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The Body Shop turns into an intensive care unit for vegetables

Antara Kundu, Head of Marketing, The Body Shop — Asia South, explains that they are consciously breaking new ground when it comes to designing new product lines.

Published: 14th September 2019 07:58 AM  |   Last Updated: 14th September 2019 07:58 AM   |  A+A-

Express News Service

The noted R&D thinktank of The Body Shop has lately turned into an intensive care unit for vegetables, and they’re rescuing the not-so-pretty picks of fresh produce — carrots, bananas, ginger and so on that might be deemed unworthy for supermarket alleys, but serve just as well as in the form of ingredients.

The idea extends to a new line of anti-pollution products, which keeps up the ‘100 per cent Vegetarian and Cruelty Free’ tag of the British cosmetics, skin care and perfume company, while making strides towards going completely vegan.

Antara Kundu, Head of Marketing, The Body Shop — Asia South, explains that they are consciously breaking new ground when it comes to designing new product lines, and creating premium segments for the market. 

“We believe every ingredient is beautiful, irrespective of its shape,” offers Kundu. “To help reduce food waste, we are sourcing organic carrots that are rejected by the food or supermarket industry due to their shapes.” The Carrot Skincare range reveals your skin’s natural healthy glow, while fortifying it against pollution and the other ill-effects of city living, she explains. “100 per cent vegan, with over 90 per cent ingredients of natural origin and in 100 per cent recyclable packaging,” this is one of their most sustainable ranges ever. “The organic carrots are extremely high in beta-carotene in addition to vitamin A, skin nutrients and antioxidants.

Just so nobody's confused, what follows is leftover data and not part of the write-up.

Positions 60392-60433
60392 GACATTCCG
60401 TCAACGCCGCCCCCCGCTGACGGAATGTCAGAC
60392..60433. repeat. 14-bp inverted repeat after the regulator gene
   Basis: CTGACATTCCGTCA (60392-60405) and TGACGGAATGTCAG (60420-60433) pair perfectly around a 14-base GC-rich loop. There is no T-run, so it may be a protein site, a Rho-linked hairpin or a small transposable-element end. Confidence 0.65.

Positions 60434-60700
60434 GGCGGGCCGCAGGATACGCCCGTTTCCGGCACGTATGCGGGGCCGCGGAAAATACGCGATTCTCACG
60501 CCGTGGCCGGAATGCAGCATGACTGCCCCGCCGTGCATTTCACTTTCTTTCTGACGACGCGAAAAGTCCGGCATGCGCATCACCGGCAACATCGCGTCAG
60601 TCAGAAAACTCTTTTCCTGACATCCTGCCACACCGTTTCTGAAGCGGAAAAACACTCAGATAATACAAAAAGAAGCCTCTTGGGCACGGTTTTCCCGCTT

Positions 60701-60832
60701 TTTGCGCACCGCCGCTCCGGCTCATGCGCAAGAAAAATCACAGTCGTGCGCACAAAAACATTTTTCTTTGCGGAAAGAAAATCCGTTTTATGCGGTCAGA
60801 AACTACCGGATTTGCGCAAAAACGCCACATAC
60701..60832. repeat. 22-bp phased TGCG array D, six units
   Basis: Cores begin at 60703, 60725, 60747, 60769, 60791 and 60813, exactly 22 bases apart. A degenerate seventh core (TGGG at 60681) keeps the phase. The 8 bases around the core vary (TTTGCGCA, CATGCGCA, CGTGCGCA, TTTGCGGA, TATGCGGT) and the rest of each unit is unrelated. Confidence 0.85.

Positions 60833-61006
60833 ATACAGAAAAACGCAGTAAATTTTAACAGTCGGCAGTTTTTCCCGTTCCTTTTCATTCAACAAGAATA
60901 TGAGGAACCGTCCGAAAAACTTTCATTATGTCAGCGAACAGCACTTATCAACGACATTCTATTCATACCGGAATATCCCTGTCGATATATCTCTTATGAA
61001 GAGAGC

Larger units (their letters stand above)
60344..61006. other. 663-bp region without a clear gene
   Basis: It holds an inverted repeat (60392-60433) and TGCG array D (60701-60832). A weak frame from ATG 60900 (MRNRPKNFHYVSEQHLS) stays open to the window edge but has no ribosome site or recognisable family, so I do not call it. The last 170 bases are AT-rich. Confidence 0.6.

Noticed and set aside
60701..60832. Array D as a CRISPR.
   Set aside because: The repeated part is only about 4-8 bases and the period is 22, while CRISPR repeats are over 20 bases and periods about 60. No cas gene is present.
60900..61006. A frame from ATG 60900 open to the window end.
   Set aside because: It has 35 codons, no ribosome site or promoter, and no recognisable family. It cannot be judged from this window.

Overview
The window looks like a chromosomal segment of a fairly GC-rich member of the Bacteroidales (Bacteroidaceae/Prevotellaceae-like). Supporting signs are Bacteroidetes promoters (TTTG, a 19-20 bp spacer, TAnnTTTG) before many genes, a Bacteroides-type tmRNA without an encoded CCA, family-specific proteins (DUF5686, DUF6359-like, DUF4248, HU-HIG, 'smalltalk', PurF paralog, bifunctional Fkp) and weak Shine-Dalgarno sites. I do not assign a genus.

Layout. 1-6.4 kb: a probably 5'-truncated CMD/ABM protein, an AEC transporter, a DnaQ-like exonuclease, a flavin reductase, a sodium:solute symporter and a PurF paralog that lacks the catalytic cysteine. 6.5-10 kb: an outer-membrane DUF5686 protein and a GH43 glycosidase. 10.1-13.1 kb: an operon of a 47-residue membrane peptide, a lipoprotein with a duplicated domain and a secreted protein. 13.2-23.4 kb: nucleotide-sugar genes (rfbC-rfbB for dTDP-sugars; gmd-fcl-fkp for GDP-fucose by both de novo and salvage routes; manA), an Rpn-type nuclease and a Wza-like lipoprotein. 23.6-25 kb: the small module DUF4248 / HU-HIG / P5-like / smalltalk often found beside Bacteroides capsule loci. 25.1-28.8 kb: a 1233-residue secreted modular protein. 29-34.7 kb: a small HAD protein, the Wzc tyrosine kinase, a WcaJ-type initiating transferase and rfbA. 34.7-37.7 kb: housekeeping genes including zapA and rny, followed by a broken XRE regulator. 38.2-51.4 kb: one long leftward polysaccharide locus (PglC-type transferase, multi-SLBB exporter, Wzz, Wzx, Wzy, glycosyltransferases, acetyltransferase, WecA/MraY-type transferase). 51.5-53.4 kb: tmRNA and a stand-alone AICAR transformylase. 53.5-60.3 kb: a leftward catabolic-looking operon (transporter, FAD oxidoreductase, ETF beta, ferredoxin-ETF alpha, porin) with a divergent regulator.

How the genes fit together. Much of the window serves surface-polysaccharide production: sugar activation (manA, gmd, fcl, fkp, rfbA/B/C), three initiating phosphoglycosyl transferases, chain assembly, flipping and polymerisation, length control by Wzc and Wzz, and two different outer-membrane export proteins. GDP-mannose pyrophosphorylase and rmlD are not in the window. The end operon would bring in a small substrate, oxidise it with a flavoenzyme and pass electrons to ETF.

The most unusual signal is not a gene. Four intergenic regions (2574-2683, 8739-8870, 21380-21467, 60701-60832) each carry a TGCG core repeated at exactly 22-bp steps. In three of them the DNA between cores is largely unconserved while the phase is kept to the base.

The Carrot range consists of a simple two-step regimen of cleansing and moisturising that helps your skin recover and stay protected against urban pollution. To create a daily anti-pollution skincare routine, we recommend the use of an easy-to-use SPF product like our SPF30 Skin Defence Face Mist, with the addition of some of our Vitamin C products, on a nightly or weekly basis.”

And, exactly what does it mean to go from ‘100 per cent Vegetarian and Cruelty Free’ to being completely vegan as well. “Simply put, while vegetarian products are free of any animal-derived ingredients obtained as a result of animal slaughter, vegan products are free of all animal-derived ingredients. So, a product containing honey is vegetarian but not vegan.

Ingredients like honey and beeswax are often used in beauty products for their skin benefits,” says Kundu. “In our case, they also come from our Community Trade partners: our honey is from Ethiopia and beeswax is from Cameroon. Both are organic, wild-harvested and from sustainably managed sources,” she adds. 

“The push towards veganism is happening globally, and we have seen consumers becoming more conscious of animal-derived ingredients. Demand is on the rise, especially when it comes to finding quality vegan make-up and skincare brands.”

The Body Shop is thus looking to dial up the number of vegan products in their portfolio and all of their new launches are 100 per cent vegan. “We will continue to invest in vegan product development with an eye on the future, as we see it as an investment for consumers,” assures Kundu.Meanwhile, the new range celebrates all manner of ingredients.



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